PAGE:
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HIV/AIDS—are not specific enough to slake our thirst for more information, but are somehow too specific than the otherwise deliriously oblique narrative calls for. Denis herself is the first to admit that she has difficulty sneaking exposition into her films, and dreads shooting simple conversations between two people. It’s almost funny that these most basic tenets of classical narrative should prove at all difficult for an artist who can convey more about human nature by showing a maid carrying a newlywed couple’s bags to their hotel room than most directors can in two hours of talky philosophizing. Denis’ direction, and the roving camerawork of her long-time cinematographer, Agnès Godard, imbues nearly every image in Trouble Every Day with an uneasily subjective warmth. Even in the cold, fluorescent confines of a laboratory, the camera seems jittery, charged with a child-like curiosity. It is often said that Denis is a master of touch, that she pays such attention to textures and surfaces that her films become tactile as well as audio-visual experiences. Trouble Every Day, though certainly one of the most lucid cases of this, is just as extraordinary for the ways in which Denis magnetizes the very spaces between people—the physical distance separating them, but also the relentless invisible pull that draws them together. Throughout Trouble Every Day, the camera seeks out exposed shoulders, necks and backs—vulnerable, open points of contact on the human body. One of the film’s most revelatory images is an extreme close-up that suggests Coré’s point of view as she hungrily takes in the bare chest of the boy she’s about to make love to (and devour). The camera, hovering just above the boy’s skin, begins almost inside his armpit and crawls slowly around his torso, going in and out of soft focus as it explores, with hushed, sacred fascination, every hair, freckle and indent. Shane is smitten with Christelle (Florence Loiret-Caille), a hotel maid, from the moment he walks down a hallway behind her and notices the back of her slender, pale neck, exposed under wisps of her pinned-back black hair. After this first encounter, even when Shane isn’t present in a scene, the camera hovers obsessively behind her at this precise angle, as if Shane’s fixation has taken on a disembodied life of its own. In several subsequent sequences, we observe Christelle going through the motions of her solitary routine—changing in and out her uniform in a cavernous basement locker-room, pushing her maid’s cart down the empty hallways, washing her feet after a day’s work. The seemingly uneventful, weirdly poignant moments that the film spends with this secondary character hint at the unsettling possibility that this girl wrestles with muted versions of the impulses that rule Coré and Shane. She hangs around Shane’s hotel room when he isn’t there as if hoping to be discovered, though when Shane comes back alone and finds her in the bathroom, she mumbles an apology and skirts away. Another time, she lies on his bed and smokes; later, when Shane returns, he sees the imprint she has left behind and tenderly presses his face into the sheets. The camera appears to stalk her, lurking around corners in the locker-room or trailing behind her in hallways, but its undisguised fascination with her seems increasingly reciprocated. We feel her trepidation, but also her reckless longing for some sort of rupture with everyday experience; the anxiety of being watched, but also the subterranean tremors of desire set off in the looking. 25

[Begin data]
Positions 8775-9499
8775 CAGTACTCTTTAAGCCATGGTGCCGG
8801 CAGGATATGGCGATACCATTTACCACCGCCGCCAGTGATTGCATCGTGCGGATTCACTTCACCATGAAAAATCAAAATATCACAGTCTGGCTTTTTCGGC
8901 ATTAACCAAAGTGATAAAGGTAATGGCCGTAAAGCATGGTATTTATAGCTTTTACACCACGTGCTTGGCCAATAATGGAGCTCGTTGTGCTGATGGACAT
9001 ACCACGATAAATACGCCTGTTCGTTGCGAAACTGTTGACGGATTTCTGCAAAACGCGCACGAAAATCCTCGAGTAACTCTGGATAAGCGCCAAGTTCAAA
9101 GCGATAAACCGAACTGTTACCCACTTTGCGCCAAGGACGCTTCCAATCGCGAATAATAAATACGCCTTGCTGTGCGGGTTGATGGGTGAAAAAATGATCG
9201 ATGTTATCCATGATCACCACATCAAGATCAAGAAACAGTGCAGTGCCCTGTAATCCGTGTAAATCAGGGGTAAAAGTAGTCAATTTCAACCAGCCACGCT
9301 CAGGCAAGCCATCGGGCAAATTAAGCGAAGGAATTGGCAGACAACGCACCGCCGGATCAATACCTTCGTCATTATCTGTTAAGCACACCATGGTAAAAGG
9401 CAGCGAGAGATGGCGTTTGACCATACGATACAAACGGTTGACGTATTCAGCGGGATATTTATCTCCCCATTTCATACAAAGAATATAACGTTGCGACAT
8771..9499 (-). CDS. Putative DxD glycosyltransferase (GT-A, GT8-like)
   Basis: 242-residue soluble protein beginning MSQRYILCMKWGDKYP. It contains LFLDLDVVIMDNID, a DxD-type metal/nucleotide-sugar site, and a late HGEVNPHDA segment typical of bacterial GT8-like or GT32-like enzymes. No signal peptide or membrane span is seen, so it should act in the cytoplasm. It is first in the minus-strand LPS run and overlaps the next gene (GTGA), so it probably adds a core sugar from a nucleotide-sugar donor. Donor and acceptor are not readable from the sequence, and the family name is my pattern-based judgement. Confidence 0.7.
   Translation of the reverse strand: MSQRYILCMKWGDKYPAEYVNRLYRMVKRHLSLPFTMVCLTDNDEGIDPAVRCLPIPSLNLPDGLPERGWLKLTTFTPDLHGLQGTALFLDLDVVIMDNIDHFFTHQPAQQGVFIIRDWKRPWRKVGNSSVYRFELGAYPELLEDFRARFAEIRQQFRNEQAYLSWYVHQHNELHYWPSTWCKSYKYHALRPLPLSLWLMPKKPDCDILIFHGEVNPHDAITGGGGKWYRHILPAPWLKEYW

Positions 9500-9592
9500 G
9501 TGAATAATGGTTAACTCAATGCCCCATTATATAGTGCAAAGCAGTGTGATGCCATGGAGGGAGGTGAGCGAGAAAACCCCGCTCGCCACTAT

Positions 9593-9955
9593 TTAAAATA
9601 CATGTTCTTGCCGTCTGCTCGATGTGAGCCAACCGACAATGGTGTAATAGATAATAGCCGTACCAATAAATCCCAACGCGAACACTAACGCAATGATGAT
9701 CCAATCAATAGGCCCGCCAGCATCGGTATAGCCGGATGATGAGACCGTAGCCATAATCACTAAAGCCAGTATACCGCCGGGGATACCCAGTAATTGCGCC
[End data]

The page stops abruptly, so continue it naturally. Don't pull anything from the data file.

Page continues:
Profile for Double Exposure

Double Exposure: Fall/Winter 2013-2014  

Double Exposure: Fall/Winter 2013-2014  

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